Today, connectivity is at the core of every product, including cars. Increasingly, cars are getting connected to smartphones that allow the user to do more with their cars even when they are not around them. A Gartner research estimates there will be 250 million connected cars on the road by 2020. As with any other technology, this mushrooming growth will lead to an increase in cyber attacks in connected cars which will be nothing short of a nightmare.
Today's cars, endowed with the power of technology, collect a lot of information about the car's running status health, driving data, etc. They are way "smarter" than their older versions. However, all these features come at a price when it comes to how easily hackers can break into car computer systems. If you think this is something to worry about in the future, let me tell you that we've already had a series of cyber attacks in connected cars in the last two years.
3 Recent Cyber Attacks in Connected Cars
Tesla hacked by Chinese hackers
A group of Chinese security researchers were able to hack a Tesla Model X, second time in a row since last year! The effect of the hack is that they found a way to turn on the brakes remotely and getting the doors and trunk to open and close while blinking the lights in time to music streamed from the car's radio — an effect they dubbed "the unauthorized Xmas show."
This was a complex hack through which they were able to remotely control the car via both Wi-Fi and a cellular connection. Well, the good part of this scary story is that Tesla successfully patched this issue within two weeks of being reported.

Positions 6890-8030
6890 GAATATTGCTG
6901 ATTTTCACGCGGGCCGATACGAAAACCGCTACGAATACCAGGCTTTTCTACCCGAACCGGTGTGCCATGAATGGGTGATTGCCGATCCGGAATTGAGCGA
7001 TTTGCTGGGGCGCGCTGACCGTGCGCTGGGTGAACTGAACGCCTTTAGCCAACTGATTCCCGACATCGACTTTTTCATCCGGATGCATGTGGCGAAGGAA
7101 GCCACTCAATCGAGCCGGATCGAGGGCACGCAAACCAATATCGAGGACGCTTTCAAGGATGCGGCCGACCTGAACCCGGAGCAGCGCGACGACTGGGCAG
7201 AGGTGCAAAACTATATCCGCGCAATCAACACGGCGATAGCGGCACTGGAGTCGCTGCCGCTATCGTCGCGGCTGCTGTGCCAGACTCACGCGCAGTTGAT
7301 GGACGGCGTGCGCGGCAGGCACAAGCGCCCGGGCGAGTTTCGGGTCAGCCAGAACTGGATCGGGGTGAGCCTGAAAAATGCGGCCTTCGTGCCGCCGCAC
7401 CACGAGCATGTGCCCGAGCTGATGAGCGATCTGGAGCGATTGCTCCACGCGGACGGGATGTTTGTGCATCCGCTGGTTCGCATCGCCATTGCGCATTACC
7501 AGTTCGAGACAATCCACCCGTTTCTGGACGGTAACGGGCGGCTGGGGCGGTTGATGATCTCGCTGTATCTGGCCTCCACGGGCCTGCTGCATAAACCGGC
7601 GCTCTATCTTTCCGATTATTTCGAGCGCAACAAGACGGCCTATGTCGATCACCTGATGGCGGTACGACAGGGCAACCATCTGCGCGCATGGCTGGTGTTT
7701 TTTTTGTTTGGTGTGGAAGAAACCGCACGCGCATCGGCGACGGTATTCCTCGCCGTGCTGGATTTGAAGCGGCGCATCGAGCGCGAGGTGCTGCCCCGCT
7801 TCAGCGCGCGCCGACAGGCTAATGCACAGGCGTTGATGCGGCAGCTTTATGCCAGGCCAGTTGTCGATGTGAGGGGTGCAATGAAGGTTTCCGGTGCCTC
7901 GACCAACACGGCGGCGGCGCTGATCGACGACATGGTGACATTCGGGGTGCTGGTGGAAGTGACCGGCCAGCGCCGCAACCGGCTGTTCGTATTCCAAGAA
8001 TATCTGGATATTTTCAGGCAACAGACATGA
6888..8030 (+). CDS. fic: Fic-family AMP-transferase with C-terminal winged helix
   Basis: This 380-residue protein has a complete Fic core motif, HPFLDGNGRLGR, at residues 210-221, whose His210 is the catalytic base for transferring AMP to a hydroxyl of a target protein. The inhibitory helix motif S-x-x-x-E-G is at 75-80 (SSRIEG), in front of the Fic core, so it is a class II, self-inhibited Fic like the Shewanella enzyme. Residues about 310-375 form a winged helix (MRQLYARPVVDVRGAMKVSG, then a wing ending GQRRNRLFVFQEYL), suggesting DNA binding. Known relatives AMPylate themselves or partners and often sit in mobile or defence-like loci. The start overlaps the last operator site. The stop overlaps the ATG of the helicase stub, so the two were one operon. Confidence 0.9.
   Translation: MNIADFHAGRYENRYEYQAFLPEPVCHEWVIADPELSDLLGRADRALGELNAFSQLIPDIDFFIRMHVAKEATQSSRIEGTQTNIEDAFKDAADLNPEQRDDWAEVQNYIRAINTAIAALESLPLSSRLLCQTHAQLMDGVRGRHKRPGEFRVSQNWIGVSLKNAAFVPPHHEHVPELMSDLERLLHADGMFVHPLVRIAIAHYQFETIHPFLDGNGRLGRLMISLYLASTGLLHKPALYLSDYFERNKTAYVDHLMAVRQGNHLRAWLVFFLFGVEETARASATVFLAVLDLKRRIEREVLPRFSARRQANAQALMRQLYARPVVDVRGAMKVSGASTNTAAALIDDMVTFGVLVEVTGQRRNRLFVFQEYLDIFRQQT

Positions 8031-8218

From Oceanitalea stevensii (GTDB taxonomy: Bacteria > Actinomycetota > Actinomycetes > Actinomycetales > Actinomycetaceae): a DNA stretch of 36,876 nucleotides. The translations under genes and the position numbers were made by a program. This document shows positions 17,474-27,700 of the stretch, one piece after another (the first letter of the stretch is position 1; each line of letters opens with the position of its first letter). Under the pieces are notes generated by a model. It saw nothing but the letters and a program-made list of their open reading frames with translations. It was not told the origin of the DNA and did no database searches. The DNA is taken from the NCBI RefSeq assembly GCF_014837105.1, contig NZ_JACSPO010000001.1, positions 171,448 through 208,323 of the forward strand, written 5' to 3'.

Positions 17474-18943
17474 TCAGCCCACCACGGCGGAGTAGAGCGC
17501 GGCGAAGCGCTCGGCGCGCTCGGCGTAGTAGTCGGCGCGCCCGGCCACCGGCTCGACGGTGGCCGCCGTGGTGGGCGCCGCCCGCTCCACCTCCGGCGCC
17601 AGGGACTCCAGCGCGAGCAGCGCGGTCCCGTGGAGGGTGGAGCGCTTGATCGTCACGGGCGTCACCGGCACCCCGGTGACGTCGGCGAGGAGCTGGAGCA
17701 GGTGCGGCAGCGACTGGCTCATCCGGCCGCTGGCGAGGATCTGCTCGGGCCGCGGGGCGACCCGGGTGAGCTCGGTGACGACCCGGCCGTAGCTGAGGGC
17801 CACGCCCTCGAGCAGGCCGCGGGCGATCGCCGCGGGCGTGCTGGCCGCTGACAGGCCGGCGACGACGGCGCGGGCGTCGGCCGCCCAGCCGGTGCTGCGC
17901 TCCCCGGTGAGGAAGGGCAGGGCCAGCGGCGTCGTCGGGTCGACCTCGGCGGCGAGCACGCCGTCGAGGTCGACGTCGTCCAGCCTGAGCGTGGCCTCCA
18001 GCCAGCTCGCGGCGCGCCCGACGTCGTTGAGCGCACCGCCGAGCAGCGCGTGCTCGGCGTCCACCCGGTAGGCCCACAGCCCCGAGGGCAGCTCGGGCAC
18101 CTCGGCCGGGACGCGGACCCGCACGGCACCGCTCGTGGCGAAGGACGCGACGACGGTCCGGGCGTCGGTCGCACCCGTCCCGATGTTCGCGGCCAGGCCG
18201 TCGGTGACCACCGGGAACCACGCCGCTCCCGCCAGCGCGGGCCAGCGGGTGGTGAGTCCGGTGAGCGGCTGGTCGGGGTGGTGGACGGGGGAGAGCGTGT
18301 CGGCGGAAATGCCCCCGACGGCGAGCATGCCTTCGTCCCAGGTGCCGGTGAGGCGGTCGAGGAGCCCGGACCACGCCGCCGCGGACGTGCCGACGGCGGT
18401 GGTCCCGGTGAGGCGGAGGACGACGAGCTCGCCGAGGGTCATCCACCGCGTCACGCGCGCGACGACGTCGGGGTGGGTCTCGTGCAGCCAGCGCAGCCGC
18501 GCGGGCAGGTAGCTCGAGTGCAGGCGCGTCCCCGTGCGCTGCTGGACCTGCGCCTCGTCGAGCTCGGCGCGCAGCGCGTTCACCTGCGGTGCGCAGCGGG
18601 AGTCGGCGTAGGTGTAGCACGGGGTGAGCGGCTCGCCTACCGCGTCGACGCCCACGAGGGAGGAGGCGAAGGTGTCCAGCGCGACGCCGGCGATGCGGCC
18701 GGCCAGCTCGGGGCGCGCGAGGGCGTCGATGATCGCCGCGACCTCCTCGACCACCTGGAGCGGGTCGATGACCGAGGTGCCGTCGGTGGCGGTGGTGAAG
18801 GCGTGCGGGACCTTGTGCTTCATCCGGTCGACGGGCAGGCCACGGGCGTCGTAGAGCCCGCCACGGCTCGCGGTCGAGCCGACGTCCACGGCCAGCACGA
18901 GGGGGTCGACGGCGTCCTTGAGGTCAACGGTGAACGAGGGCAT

Ford Fusion and Toyota Prius Lose Control of their brakes
Charlie Miller and Chris Valasek, two engineers doing consulting work for the Pentagon's Defense Advanced Research Projects Agency, have displayed multiple times on how they've successfully managed to hack Ford and Toyota cars compromising its safety and Sync systems to gain access to safety features, brakes, cruise control, steering, parking assist and also the remote keyless entry system.
In 2015, Charlie Miller and Chris Valasek showed how they could remotely stop a car and disable its brakes when the car was going at a slow speed below five miles per hour. Last year, they managed to gain access to the car's steering and brake systems while in the car by accessing its electronic system.
Fiat Chrysler recalled 1.4 million cars that were hacked
The Jeep Cherokee is probably the only car that had to be recalled for a potential hack. 1.4 million cars including various models of the Dodge, Chrysler, and Jeep were recalled in a response to a potential hack that could affect the brakes, engine, steering, and other safety controls in the cars.
Why are Cyber Attacks in Connected Cars Increasing
‘Imagine the joy of the London Olympics souring if connected cars had driven into east London and ground to a halt,’ says Will Rockall of KPMG cyber security. ‘Vehicles transporting high-value goods could be hijacked remotely, or the fantastical notion of rich individuals being kidnapped or their vehicles caused to crash.’